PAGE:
Category Archives: Technical

Code Challenge: Learning Swift

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Day 1 – Learning Swift As part of the 15-Day Code Challenge that I’ve come up with, I’m learning about 15 new technologies in 15 days. The first is Swift, Apple’s new coding language. I’ve always liked developing for mobile, but I haven’t had the time to explore and play around with Swift until today. In this post I’m going to go over my experience learning Swift and building my first app. For this blog post, I have been primarily reading the ebook that Apple released. It’s a great resource and I highly recommend it for learning Swift.   Step

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15 Days of Code Challenge

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At SendGrid, we view developer relations in 3 C’s: Community, Code, and Content. Content, specifically, is one of the best ways we can scale what we do and the one “C” I would like to push myself further with. So, I’ve decided to take on a challenge of learning 15 new technologies in 15 days and blogging about my experiences with each one. In the upcoming days look out for posts on Android, Google Inbox Markup, AWS Lambda, OpenCV, using Docker and more! You can find the index of my upcoming posts below. As each post is published it will

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Joining the PHP Parade

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I can’t say I was excited to learn PHP, but after the previous maintainer of our library went on to become the new Commissioner of Major League Hacking, it fell on my plate. Growing up (read while in school), PHP was not viewed as the hip and hot language to be writing, but quite the opposite. My first instinct was to pick an open issue and learn enough to work my way through it. I wound up choosing this issue (shout-out to Ian Littman for helping me out!). In short, our library was not throwing any errors when an API

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The Value of Open Source (Part 2)

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I wrote a few weeks ago about How I Value Open Source, the first part in this two-part blog series. The post covered my own thoughts on Open Source (OS), and its values to me. This post aims to cover more real-life fundamentals of OS, a deeper dive into OS and of course, the business value that lies in OS. I’ve also included a video from my original presentation about Open Source for WXG 2014 at the bottom of this post! Defining Open Source… If you look up the term Open Source (OS), you’ll probably find a bunch of articles telling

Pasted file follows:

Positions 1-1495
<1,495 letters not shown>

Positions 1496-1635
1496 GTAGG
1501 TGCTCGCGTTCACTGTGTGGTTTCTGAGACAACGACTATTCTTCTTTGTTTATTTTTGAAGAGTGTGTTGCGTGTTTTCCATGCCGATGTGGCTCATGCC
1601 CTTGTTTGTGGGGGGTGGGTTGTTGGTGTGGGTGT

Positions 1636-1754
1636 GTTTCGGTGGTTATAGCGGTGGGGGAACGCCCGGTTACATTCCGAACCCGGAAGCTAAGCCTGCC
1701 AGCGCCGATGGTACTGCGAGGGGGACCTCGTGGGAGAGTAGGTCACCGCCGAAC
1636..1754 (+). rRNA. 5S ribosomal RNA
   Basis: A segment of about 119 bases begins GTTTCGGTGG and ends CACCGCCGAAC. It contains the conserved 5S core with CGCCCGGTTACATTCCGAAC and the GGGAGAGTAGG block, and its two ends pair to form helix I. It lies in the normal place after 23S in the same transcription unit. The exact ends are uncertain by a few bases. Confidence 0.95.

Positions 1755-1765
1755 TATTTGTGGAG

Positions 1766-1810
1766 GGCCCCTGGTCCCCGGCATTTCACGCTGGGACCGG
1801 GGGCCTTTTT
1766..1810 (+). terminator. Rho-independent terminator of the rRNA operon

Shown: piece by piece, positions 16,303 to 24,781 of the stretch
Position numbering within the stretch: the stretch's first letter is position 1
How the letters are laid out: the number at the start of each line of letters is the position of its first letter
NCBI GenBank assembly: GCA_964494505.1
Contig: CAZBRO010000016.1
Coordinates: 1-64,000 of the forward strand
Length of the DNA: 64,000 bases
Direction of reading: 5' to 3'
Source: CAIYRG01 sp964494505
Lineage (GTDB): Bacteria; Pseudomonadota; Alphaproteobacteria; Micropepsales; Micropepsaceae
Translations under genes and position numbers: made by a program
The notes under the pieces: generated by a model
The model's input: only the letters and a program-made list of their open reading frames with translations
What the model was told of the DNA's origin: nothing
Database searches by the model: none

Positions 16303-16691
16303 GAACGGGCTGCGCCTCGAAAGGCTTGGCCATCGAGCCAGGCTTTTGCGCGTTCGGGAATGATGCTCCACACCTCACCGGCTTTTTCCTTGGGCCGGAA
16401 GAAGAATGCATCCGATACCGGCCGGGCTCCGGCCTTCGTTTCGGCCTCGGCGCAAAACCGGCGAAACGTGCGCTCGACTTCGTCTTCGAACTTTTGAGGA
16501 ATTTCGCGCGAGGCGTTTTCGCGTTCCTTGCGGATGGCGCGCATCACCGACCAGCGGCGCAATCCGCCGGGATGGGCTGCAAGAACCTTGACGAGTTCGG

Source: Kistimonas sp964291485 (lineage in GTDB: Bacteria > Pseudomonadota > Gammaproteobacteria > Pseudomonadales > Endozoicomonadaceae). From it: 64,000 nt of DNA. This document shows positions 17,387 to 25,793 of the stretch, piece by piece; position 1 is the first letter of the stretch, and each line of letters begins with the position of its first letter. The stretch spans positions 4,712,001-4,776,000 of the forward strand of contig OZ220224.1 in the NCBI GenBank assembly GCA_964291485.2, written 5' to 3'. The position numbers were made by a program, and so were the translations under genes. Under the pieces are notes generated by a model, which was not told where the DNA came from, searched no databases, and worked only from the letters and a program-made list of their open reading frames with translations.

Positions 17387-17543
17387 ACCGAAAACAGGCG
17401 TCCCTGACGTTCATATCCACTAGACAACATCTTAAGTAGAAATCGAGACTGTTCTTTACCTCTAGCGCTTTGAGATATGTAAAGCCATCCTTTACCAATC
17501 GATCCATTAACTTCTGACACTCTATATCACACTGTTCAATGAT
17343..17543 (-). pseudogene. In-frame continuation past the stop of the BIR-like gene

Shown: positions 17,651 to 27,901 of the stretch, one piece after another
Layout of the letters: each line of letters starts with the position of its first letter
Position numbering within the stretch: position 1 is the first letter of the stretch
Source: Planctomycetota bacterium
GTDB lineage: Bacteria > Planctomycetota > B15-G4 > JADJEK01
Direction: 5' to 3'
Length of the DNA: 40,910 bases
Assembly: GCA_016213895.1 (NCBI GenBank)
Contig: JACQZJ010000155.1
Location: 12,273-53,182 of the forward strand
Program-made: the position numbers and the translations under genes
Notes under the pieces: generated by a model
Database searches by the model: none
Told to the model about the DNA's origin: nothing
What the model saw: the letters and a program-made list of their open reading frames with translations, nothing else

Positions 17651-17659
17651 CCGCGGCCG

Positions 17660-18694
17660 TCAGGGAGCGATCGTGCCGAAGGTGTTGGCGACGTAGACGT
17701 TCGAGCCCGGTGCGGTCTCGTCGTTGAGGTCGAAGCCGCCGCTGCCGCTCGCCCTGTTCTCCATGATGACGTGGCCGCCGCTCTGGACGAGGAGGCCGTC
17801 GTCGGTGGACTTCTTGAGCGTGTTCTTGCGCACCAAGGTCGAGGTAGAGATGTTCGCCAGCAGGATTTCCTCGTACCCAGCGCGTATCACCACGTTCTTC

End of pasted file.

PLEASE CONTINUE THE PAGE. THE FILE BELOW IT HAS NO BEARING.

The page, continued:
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Docs Antipatterns (Part 2)

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I previously wrote down a few documentation antipatterns, or descriptions of commonly seen bad solutions to problems. If you’re not quite sure what an antipattern is, it’s explained in that blog post. I’d like to present a couple more documentation antipatterns to avoid, both drawn from experiences that we’ve had in the past, but have solved along the way. Antipattern: Big Ball of Mud Definition The Big Ball of Mud is a well-known antipattern in software engineering. To quote the authors who coined the term: “A Big Ball of Mud is a a haphazardly structured, sprawling, sloppy, duct-tape-and-baling-wire, spaghetti-code jungle.

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Scaling MySQL at SendGrid

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SendGrid is the epitome of catching a tiger by the tail. Our systems were not originally designed to handle the massive scale we deal with today. Adding new features at this scale also presents challenges budding companies don’t yet need to design for. With our growth and overall traffic, we have had to come up with solutions to handle challenges related to simply scaling our datastores. At SendGrid, a large portion of our data is housed in 10 distinct MySQL datastores with a total of 87 physical machines and 255 MySQL instances. We also have a varying combination of challenges

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Friends, Android, and Libraries

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Do you remember when you started going to hackathons or just basically started to do cool stuff? I remember it very clearly. In those days I gained a very dear friend, Daniel Santiago. Every so often I bug him with Java/Android stuff since he is a baller Android Developer. My questions were usually about adding support to the Java library. He took the extra time to make a little hacking project. A fork of the Java library, but intended for Android, hence, SendGrid-Android has been born! I don’t know about you, but I value this gesture more than almost any

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